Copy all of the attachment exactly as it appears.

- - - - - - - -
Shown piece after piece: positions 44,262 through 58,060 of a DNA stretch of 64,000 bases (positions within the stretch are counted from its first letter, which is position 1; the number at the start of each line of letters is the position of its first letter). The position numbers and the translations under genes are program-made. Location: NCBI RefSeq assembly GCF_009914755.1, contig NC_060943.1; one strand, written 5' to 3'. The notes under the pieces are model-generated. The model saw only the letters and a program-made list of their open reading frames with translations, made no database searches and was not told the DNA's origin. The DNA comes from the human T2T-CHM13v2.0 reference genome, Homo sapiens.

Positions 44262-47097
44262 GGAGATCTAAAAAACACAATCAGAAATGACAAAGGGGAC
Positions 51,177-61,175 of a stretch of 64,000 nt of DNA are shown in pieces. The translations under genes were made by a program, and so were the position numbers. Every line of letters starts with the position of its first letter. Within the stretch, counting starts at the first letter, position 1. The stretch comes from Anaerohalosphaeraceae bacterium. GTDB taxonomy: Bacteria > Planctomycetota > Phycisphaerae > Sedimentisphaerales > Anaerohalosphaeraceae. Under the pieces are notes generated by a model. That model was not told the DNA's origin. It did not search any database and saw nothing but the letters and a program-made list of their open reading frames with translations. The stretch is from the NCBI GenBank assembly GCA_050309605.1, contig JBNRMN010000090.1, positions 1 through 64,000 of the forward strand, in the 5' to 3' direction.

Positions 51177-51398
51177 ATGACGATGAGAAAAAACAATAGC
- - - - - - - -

Shown piece after piece: positions 44,262 through 58,060 of a DNA stretch of 64,000 bases (positions within the stretch are counted from its first letter, which is position 1; the number at the start of each line of letters is the position of its first letter). The position numbers and the translations under genes are program-made. Location: NCBI RefSeq assembly GCF_009914755.1, contig NC_060943.1; one strand, written 5' to 3'. The notes under the pieces are model-generated. The model saw only the letters and a program-made list of their open reading frames with translations, made no database searches and was not told the DNA's origin. The DNA comes from the human T2T-CHM13v2.0 reference genome, Homo sapiens.

Positions 44262-47097
44262 GGAGATCTAAAAAACACAATCAGAAATGACAAAGGGGAC
Positions 51,177-61,175 of a stretch of 64,000 nt of DNA are shown in pieces. The translations under genes were made by a program, and so were the position numbers. Every line of letters starts with the position of its first letter. Within the stretch, counting starts at the first letter, position 1. The stretch comes from Anaerohalosphaeraceae bacterium. GTDB taxonomy: Bacteria > Planctomycetota > Phycisphaerae > Sedimentisphaerales > Anaerohalosphaeraceae. Under the pieces are notes generated by a model. That model was not told the DNA's origin. It did not search any database and saw nothing but the letters and a program-made list of their open reading frames with translations. The stretch is from the NCBI GenBank assembly GCA_050309605.1, contig JBNRMN010000090.1, positions 1 through 64,000 of the forward strand, in the 5' to 3' direction.

Positions 51177-51398
51177 ATGACGATGAGAAAAAACAATAGC